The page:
Scott Clark 96 IL pixar.com/featurefilms/up As supervising animator for Up, Clark can take real pride in Pixar’s smart, endearing film, which not only wowed audiences, but earned a Golden Globe for best animated picture, along with five Academy Award nominations and the 2010 Oscar for Best Animated Feature Film.
Russell Earl 92 ID Earl’s excellent work on Star Trek earned him a 2010 Academy Award nomination for Best Visual Effects, his fifth nomination to date, with two previous wins.
Jason Bartell 06 PR
Chris Georges 06 PR
From Basterds to Shutter Island For the past three decades, cinematographer Robert Richardson 79 FAV has never been out of the public eye, yet he’s never been fully in it, either. Most people (other than film directors) just don’t pay that much attention to cinematographers. But Richardson shows us why we should. After being nominated for another Academy Award this year—his sixth, of which he has won two—for his inspired work on Quentin Tarantino’s Inglorious Basterds, he went on to earn well-deserved critical acclaim for Shutter Island, his most recent film with Martin Scorcese. “Richardson has an extraordinary knack of allowing physical structures to brood over us, in their solid mass, and yet to hover as ungraspably as a dream,” noted The New Yorker in its review of the film.
Fang Island Feels Just Right Fang Island first sprang up at—you guessed it— RISD. From the start, the group’s goal has been to “make music for people who like music,” says guitarist Jason Bartell 06 PR . What’s that? Uplifting, perky songs like “the music in your head at that moment when everything feels just right: that first kiss, that high score on the video game, buying your first small nation in cash… you know, good stuff.” With this spring’s release of their self-titled third album, the Brooklyn-based band—which also includes guitarists Chris Georges 06 PR and Nicholas Andrew Sadler, bassist Michael Jacober and drummer Marc St. Sauveur—has been touring the country, expanding their fan base with every stop. fangisland.com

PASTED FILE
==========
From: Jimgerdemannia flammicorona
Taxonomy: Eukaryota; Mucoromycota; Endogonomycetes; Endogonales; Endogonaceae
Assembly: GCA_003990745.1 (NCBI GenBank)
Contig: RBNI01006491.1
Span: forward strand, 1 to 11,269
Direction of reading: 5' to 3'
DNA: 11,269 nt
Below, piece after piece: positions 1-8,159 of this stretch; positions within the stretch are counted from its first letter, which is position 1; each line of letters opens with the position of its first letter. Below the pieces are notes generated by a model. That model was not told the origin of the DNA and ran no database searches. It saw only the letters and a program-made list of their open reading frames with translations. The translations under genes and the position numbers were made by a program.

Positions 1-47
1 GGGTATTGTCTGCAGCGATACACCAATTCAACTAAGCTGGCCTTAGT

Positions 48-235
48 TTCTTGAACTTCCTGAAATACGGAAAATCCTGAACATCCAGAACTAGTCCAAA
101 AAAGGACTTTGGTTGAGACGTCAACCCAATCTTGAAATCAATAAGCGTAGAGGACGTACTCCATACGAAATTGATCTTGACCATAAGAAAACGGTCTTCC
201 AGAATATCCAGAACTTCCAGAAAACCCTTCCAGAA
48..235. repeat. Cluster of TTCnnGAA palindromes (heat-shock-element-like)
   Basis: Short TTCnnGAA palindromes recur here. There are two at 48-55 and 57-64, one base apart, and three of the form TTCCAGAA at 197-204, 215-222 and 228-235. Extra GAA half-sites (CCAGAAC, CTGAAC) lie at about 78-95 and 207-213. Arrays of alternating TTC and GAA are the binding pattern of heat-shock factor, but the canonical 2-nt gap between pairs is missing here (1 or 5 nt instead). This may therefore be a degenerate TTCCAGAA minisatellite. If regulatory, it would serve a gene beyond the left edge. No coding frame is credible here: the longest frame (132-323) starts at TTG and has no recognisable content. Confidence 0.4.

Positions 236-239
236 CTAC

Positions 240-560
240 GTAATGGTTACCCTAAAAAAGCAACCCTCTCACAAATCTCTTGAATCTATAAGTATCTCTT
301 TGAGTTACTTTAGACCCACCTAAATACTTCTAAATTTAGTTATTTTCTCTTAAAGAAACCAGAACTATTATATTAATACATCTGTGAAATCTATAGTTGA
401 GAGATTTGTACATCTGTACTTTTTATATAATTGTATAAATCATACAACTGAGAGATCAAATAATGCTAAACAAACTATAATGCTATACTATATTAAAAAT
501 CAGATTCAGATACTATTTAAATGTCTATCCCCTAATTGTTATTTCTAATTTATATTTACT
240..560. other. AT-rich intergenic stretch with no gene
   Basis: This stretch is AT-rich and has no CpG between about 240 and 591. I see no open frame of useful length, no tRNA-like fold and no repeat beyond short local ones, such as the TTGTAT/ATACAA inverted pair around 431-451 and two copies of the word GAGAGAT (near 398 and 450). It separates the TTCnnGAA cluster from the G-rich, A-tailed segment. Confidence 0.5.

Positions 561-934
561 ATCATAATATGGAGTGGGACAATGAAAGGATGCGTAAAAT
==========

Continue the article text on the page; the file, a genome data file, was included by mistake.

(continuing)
Amy Devers MFA 01 FD*
Summer Blockbuster? Look for amazing special effects in this summer’s The Last Airbender, a 3D film from Paramount co-produced by Michael DiMartino 96 FAV and Bryan Konietzko 98 IL . Based on the hugely successful cartoon the two created for Nickelodeon, the movie (directed by M. Night Shyamalan) reveals a world ruled by “benders”—warriors who have learned to manipulate the elements. When Aang— an Airbender—discovers he is the Avatar, the one being in a generation who can learn to control all of the elements, he works to restore balance to the bender world after his people have been wiped out by the Fire Nation. thelastairbendermovie.com